How did you get into surfing?
I’ve been surfing for about 13 years, ever since my father threw me into the water when I was a little child! I was already watching him surfing so I was really keen to try it out too. But he didn’t put any pressure on me to be a surfer, I continued surfing because I love it, not just to emulate my dad.
Watch Lee Ann in action here!
What does surfing mean to you?
Surfing holds a really important place in my life; I can’t feel good if I’m not on my board. I think I would be depressed if I was far from the sea!
It must sometimes be difficult to be judged as the daughter of a 3-times World Champion…
Well, it’s true that people do often associate my career with his. But we have lived totally different stories and it would be stupid for me to try to do the same things that he’s already done because it’s impossible! So to be honest, I try not to think about that too much really!
Where did the nickname Sleepy come from?
It was during a trip in California with Alizé Arnaud… She gave me that name because I slept for about 20 hours a day on that trip! But since that day, I swear I sleep less!
Apart from sleeping, what do you do when you’re not surfing?
I often have so many things to do when I’m at home. I try to spend time with my family and friends as much as possible, otherwise I’ll be training whether in or out of the water.
You’re also learning guitar, aren’t you?
Yes indeed, but my new goal now is to learn piano!
You live in the south-west of France, are you neighbours with Pauline Ado?
Yes, Pauline is a good friend of mine. We’ve began surfing nearly at the same times and I love travelling or training with her. We push each other to the top, to our maximum, maybe because we’re quite competitive as well.
Who do you like to surf with?
It depends a lot. During trips, I am used to surfing with Pauline (Ado) and Alizée (Arnaud). But I see a lot of people in the water so I cannot mention everybody! I often go surfing alone and meet my friends over there.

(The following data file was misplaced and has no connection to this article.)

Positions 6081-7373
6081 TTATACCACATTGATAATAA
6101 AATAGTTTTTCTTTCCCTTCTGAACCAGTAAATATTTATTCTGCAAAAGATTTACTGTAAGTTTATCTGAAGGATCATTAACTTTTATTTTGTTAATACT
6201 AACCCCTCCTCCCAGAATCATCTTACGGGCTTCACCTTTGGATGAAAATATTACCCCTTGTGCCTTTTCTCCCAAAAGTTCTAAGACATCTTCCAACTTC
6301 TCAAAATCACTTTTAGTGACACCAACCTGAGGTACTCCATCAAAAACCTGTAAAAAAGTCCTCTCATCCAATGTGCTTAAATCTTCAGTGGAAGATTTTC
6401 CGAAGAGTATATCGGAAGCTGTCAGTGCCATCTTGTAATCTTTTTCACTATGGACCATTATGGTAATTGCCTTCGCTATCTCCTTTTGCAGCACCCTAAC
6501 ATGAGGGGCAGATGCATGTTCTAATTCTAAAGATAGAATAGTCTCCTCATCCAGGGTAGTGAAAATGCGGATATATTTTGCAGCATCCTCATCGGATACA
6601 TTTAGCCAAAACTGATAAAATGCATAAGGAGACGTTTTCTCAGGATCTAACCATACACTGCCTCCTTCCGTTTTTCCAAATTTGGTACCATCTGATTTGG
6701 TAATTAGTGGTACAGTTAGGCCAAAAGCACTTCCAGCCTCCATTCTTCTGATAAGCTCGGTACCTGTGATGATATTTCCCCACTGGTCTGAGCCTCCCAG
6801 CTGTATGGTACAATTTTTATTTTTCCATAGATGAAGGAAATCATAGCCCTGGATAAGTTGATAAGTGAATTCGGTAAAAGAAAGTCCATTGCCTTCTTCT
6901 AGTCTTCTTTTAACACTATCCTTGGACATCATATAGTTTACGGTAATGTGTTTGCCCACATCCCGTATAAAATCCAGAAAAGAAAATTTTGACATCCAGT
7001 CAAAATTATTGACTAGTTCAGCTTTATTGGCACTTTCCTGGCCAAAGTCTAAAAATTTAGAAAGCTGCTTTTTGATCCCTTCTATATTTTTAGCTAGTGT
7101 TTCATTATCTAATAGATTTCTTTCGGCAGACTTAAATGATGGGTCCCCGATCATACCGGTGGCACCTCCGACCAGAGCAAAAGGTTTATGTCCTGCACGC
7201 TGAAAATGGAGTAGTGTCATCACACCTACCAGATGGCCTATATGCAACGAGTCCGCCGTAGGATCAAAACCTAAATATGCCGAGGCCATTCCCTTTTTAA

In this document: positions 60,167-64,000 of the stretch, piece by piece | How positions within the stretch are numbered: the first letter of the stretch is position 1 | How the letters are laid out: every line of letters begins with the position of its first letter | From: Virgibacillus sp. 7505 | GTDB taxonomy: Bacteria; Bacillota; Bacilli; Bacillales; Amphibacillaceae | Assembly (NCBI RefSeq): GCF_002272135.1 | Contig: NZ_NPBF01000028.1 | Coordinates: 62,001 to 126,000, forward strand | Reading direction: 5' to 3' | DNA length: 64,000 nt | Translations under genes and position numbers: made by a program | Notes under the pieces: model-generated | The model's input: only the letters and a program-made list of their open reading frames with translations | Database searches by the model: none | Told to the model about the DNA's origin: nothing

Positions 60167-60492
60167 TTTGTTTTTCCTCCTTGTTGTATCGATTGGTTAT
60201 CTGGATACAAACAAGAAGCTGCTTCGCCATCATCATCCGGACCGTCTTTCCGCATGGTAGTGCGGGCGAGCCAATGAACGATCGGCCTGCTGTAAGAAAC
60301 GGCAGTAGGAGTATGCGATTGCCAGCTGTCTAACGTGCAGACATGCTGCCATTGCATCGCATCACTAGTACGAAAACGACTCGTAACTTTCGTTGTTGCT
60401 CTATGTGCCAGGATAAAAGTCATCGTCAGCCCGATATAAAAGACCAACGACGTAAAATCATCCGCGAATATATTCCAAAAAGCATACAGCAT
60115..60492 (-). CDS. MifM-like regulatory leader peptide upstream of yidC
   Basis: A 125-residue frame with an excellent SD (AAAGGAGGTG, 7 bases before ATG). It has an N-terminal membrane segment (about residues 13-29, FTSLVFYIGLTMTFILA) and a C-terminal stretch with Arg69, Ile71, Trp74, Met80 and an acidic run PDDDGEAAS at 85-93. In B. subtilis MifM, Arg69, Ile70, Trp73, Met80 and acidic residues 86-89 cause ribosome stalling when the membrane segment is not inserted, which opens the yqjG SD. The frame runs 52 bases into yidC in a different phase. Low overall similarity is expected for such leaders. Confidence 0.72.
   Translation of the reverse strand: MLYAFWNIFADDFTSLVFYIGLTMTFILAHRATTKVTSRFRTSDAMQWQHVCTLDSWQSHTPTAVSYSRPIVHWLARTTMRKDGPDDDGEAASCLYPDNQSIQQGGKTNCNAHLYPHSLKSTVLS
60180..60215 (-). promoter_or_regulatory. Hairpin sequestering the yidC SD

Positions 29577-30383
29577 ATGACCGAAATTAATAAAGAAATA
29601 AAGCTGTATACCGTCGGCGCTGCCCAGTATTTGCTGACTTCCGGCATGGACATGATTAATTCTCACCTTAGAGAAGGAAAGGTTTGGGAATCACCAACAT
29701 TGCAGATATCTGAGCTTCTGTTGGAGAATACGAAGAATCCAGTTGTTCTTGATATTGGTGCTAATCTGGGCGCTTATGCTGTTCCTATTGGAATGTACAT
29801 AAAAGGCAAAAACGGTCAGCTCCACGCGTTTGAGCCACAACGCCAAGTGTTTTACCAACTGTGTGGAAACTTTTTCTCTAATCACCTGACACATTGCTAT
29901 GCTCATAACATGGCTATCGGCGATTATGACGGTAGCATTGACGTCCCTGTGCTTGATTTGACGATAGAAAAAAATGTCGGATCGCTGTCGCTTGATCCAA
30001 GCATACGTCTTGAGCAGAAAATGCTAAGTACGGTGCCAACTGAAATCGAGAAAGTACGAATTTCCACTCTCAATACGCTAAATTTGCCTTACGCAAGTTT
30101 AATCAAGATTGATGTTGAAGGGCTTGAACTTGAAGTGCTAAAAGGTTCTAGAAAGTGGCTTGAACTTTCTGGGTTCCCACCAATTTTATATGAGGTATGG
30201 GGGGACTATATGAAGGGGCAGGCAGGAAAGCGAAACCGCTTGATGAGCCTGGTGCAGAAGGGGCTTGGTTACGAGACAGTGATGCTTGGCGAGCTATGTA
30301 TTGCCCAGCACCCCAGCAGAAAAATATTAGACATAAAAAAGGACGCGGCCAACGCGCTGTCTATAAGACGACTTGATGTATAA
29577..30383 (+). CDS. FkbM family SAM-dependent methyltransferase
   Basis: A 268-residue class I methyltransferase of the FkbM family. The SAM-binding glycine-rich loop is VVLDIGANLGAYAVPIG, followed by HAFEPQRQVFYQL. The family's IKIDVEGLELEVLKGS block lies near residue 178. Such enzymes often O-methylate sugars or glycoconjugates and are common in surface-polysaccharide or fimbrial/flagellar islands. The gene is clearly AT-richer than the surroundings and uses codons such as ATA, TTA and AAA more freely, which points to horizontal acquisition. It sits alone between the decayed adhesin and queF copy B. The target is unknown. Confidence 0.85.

What do you think of the surfing level of the French girls?
I think we have the potential to compete with the others but we have to work a lot because the level is so high in all the other countries.
Do you still get nervous before competitions?
Yes, a lot because I really want to succeed! But I try to keep cool because being stressed doesn’t help much during competitions!
What do you take when you travel?
I’m never too far from my boards! And my passport of course!
Who are your biggest inspirations?
People who always try their best! I think that Rell Sunn is one my biggest inspirations.
Can you give us a run-down of your average day?
I don’t have a typical day actually! I have the impression that every day is a completely different day. I usually wake up at around 6am and go surfing early to avoid the crowd, then have a great breakfast and do something else until 2pm (driving lessons, play music, look after my brother, see my friends, stretching, etc…). At 2pm, I go back into the surf then I go home to eat, and if waves are good enough in the evening, I’ll go back in the water for another surf! After that, I’ll have run out of energy so I’ll go to bed!
If you were offered a ‘dream surf session’, what would it be?
It would be with 5 or 6 of my friends, waves just big enough so that it is a challenge, but not dangerous with tubes, just on the seaside, some right, and some left ones.
What are your secrets for success?
I think it is definitely will power. Anybody can make good results if they are motivated. I don’t need to be forced to go training early in the morning.
What lessons have you learned through surfing?
So many lessons! Most surfers who inspire me are humble and respect others in the water and in life. Oh yes, and lesson number one: surfing doesn’t wait!
How has your life changed since being on the WQS circuit?
I’ve lived through a lot of quite brutal changes in my life. I go around with different people now, I travel more often, and above all, I am able to devote all of my time to surfing! I am really passionate about what I am doing and I spend a lot of my time in the water but I try to spend time with my friends as well.
Would you like a career in the world of surfing?
Yes. What is important right now is that I take advantage of these years on the tour to learn a lot about the surfing world, I’m especially grateful to Roxy that they have given me this opportunity.
What’s your favourite surfing memory?
I have so many good ones! But the last one is when I taught my brother how to surf in Marinella. He is 8 and he was enjoying it so much that it made me so happy for him.
What’s your favorite spot?
I love beach breaks of the Landes in the south-west of France. If I had to choose only one place on earth for surfing, it would be at home, in the Basque Country!
Where was your last trip?
I went to Indonesia with Stephanie Gilmore, Sally Fitzgibbons, Megan Abubo, Kassia Meador and a bunch of other girl riders. That was a great trip, I have learnt a lot surfing with those girls.
You’ve already travelled a lot this year. Where are you planning on spending the rest of the year?
This summer, I’ll be taking part in competitions in Huntington, Portugal and the Pro Junior events in Europe. Then I’ll be training in September-October before leaving for Hawaii in November, where there is a WQS event in Haleiwa. I’ll try to spend most of my time over there this year.
Do you have any advice for budding surfers?
Believe in yourself and keep training every day because your efforts will be rewarded in the end!
What’s your philosophy on life?
Don’t worry, be happy!
Photos: Lorene Carpentier
Words: Elisa Routa